The Ailist – COLLECT 2020

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Ailish Henderson shares her view on the world of embroidery - it's the Ailist!

COLLECT 2020 (26th Feb – 1st March 2020)

For my column this month, I wanted to take a look back at COLLECT 2020, the arts fair which I attended last month…

Collect is the only gallery-presented art fair dedicated to modern craft and design. In its 16th year, Collect moved to Somerset House from 27 February – 1 March 2020.

Collect 2020 brings together international galleries from across the globe, each curating their own displays to sell work made in the last five years by the world’s leading contemporary artists and designers. With artists represented from over 25 nations from Sweden to Uganda to Japan, the breadth of exceptional work on show will range from ceramics, glass, metal, wood and textiles to makers working in non-traditional materials with experimental techniques.

The press release tells us:

‘Visitors to the 16th edition of Collect: International Art Fair for Modern Craft and Design, presented by the
Crafts Council, will be able to see new contemporary craft pieces in the beautiful Neoclassical rooms of Somerset
House. Collect presents an opportunity to discover exceptional work produced in the last five
years by living artists, much of which is made especially for the Fair. The work of over 400 gallery-presented artists will be participating on a London stage that is instrumental in defining and growing the market for contemporary craft globally’
So why did I visit?  Why should you attend next year, if you missed this one?
This event is not a one technique affair; it covers Textile Art, Fine Art in many forms, Sculpture….basically to want to go, all you have to enjoy is art, which isn’t really hard.
There is no way I could hope to cover the whole event in one blog post, so let me go through a couple of highlights which relate more to our website here – namely Textiles.
To give you some understanding of the set up at COLLECT 2020, the Galleries who exhibit tend to be housed in rooms, separating them, without it becoming a disjointed affair….lets take a look at a few of them:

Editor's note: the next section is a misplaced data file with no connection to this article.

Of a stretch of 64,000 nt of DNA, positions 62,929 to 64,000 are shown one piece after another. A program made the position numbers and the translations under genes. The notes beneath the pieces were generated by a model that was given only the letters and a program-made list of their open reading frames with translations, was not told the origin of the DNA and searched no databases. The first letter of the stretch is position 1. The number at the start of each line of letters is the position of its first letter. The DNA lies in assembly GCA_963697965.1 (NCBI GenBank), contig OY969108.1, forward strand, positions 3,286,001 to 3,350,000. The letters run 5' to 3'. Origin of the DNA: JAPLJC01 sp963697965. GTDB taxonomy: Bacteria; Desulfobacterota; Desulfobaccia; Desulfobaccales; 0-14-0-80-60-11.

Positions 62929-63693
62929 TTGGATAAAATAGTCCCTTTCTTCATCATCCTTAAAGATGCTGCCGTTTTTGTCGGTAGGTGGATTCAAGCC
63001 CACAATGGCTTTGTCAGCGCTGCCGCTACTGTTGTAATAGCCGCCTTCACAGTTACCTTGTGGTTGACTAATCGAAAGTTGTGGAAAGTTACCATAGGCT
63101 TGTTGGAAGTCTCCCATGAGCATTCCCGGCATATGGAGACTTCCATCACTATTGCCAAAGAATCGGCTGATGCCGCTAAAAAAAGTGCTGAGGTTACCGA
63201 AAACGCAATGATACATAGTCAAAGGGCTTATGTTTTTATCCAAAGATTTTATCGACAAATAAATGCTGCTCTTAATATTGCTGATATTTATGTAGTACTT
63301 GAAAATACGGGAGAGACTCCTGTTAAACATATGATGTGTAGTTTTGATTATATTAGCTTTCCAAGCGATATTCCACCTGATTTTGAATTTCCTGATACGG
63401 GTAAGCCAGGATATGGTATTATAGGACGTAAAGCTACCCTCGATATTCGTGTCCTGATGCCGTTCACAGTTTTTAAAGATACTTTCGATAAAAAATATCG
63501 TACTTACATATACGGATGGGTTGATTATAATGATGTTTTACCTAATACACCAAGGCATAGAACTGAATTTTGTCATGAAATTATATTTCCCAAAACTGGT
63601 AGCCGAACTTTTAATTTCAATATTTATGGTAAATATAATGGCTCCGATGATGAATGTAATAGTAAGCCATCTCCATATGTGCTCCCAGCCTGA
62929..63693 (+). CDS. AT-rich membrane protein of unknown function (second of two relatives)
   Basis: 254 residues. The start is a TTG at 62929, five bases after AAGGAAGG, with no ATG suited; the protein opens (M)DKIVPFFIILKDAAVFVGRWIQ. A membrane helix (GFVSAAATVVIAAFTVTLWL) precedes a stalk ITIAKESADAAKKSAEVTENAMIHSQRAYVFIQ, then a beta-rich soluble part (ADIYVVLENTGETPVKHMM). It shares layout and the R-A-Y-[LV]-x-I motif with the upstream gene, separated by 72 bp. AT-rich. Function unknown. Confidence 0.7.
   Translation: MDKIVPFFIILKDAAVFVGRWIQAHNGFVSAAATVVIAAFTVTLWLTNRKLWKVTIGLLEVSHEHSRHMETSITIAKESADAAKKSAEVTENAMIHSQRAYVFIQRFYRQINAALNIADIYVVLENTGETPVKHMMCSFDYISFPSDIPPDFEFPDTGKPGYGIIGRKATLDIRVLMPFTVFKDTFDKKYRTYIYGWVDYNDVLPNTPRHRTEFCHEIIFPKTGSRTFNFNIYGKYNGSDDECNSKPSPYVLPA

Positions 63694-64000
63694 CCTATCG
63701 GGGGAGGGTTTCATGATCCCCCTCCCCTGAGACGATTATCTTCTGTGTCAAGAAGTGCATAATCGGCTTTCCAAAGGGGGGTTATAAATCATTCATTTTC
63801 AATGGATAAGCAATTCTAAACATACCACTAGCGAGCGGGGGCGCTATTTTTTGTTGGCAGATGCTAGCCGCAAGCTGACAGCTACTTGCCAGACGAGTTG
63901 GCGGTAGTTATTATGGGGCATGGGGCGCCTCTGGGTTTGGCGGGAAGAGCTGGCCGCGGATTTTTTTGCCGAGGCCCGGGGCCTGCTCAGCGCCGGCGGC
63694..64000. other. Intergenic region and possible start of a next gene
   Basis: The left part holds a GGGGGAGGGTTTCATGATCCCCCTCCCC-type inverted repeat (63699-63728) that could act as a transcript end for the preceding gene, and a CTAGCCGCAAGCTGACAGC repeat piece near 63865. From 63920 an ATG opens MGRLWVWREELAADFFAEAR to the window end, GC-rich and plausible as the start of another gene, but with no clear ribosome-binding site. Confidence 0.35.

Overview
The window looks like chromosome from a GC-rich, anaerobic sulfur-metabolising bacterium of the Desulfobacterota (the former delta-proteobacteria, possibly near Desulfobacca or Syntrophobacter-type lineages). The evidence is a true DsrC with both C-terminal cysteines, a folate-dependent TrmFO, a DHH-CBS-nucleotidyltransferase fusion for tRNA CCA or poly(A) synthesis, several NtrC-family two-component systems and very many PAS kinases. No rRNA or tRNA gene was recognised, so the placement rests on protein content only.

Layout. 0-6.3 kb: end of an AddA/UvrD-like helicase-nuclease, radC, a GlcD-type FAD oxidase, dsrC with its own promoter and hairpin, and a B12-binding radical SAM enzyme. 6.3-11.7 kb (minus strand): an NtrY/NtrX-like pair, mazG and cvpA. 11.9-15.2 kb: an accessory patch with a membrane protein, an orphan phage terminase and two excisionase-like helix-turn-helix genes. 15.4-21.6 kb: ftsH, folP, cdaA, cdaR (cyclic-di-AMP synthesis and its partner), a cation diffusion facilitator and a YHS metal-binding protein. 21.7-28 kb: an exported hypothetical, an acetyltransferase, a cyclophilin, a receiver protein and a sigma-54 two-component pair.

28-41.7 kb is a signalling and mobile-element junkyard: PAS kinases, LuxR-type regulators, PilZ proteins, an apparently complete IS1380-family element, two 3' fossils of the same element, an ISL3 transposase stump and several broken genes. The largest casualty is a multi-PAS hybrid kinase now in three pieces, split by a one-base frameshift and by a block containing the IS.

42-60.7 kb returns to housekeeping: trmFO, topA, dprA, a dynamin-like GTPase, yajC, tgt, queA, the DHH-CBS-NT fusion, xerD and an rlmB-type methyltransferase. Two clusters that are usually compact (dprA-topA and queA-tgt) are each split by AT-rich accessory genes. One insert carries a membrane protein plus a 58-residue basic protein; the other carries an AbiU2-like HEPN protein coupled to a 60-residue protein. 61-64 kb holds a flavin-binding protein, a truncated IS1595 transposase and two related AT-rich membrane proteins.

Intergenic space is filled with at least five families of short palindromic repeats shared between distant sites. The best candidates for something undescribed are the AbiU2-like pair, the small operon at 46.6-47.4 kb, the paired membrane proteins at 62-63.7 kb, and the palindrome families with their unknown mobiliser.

The Candida Stevens Gallery
This gallery represents artists who are a little outside of the norm – art with depth.  The Candida Stevens Gallery was established in 2014. Its exhibitions explore important themes through the responses of new or relevant work by some of the finest emerging and established artists working in Britain today.  With an energetic curatorial curiosity, the gallery works with artists who it believes have the skill, determination, enquiry and aptitude to make successful and interesting work. Specialising in contemporary painting and textiles, known makers include Alice Kettle, Stephen Farthing and Jeremy Gardiner….
Collect 2020-Alice Kettle
Alice kettle – the black background really makers the colour stand out on this piece.

 

More of Kettles work within this gallery. The frames she uses are simple – making it achievable for us all – fancy exhibiting one day?
What is cool about this event, is because its not isolated by one type of art, it is all “smooshed” (yes I am so adding this word to one to be used!) together and curated as such – for example, Kettle’s work sits next to these beautiful pots:
A mix of work types within each Gallery makes for an exciting exhibition.
Individual artists also hold their own within this event….
Paula Reason
Again focusing on the Textile artists, Reason creates interior scenes using machine embroidery.  They are clever as are often more 3D in style…
Reason’s background as an architect is evident in the scaled drawings that form the foundation of the work. Her aim is to help others to look at their own homes and studios to see how they influence their lives and creativity.

 

Look at all that detail!!!!!!

If you want to see more of her work, check out her website.

See Also

Aino Kajaniemi (represented by Flow Gallery)

As a part of Flow Gallery, this artist exhibited a few of her weavings.  They have a distinct recognisable character.  More information about her work can be found on this website.

This is so bold and stark, we think its pretty iconic.

 

Thing of joy (2019)
So, will you visit next year?  We feel it is a great way to spark of inspiration, or simply get a fresh look at art work which will be shaping the future.  The venue of Somerset House is also worth the visit, it is a great place to meet friends, have a drink and yes, get our “art eyes” fed!
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